ERIC Number: ED157640
Record Type: RIE
Publication Date: 1978-Mar
Reference Count: 0
Interpretations of Child Behavior by Older Adults.
Forrest, Constance R.; Docherty, Edward M., Jr.
This study examined sex-role typing in older adults' interpretations of young children's behavior. Participants were 48 older adults averaging 64.7 years of age. Videotapes were made of the play behavior of each of two toddlers, a female and a male matched in body type, hair length, dress (plain tee shirt and shorts), and in the activities in which they were filmed. Subjects were shown the two videotapes under one of two conditions: half the subjects were deceived as to the sex of the children they were viewing, while the other half were correctly informed of the children's sex. Subjects were asked to indicate the amount of contact they had had with small children and to rate each child's behavior using a number of sex-linked adjectives. Results showed that females did not describe the children along stereotypic sex-role dimensions, ascribing similar characteristics to children of both sexes. Males reporting little contact with children described the children in stereotypic sex-role terms, while males reporting high contact reversed this pattern, describing children as possessing fewer stereotypic characteristics of their attributed sex. (Author/JMB)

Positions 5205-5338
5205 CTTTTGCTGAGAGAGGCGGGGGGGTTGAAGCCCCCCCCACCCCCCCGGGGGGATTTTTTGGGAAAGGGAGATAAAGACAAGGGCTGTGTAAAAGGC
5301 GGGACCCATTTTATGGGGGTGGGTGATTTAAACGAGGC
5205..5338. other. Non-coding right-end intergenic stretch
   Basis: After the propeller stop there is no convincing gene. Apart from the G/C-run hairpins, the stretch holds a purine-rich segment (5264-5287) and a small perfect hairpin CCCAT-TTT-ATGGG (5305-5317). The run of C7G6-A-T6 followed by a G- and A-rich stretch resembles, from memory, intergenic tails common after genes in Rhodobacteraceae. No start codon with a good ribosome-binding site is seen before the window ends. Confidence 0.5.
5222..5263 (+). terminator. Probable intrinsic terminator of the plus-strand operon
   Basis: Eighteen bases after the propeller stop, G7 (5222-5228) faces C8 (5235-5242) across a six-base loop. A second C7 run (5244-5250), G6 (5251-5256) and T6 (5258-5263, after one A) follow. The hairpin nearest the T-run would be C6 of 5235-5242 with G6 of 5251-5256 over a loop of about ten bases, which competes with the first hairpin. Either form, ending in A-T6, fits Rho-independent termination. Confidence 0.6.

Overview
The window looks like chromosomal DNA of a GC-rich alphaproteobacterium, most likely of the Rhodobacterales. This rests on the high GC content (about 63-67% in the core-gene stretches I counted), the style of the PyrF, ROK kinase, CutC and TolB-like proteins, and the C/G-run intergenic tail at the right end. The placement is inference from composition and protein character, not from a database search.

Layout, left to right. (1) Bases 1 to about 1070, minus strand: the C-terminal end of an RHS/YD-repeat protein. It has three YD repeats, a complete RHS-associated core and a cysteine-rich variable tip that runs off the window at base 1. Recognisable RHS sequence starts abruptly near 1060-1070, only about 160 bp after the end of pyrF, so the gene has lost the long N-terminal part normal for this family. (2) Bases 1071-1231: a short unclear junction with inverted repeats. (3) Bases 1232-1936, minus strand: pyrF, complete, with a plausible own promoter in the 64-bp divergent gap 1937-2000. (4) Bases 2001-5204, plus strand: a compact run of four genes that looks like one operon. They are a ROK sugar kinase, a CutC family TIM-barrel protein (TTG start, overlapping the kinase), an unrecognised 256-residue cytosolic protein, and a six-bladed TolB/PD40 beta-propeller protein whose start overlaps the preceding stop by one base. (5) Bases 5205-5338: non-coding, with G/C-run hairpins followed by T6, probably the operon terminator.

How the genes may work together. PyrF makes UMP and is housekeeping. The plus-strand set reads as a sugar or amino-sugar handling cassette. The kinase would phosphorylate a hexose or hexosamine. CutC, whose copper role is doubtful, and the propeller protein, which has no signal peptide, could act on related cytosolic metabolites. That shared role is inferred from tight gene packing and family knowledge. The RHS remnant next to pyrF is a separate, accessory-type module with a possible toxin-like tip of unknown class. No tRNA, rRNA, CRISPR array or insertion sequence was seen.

Publication Type: Reports - Research
Education Level: N/A
Authoring Institution: N/A
Note: Paper presented at the Annual Meeting of the American Educational Research Association (Toronto, Canada, March 27-31, 1978)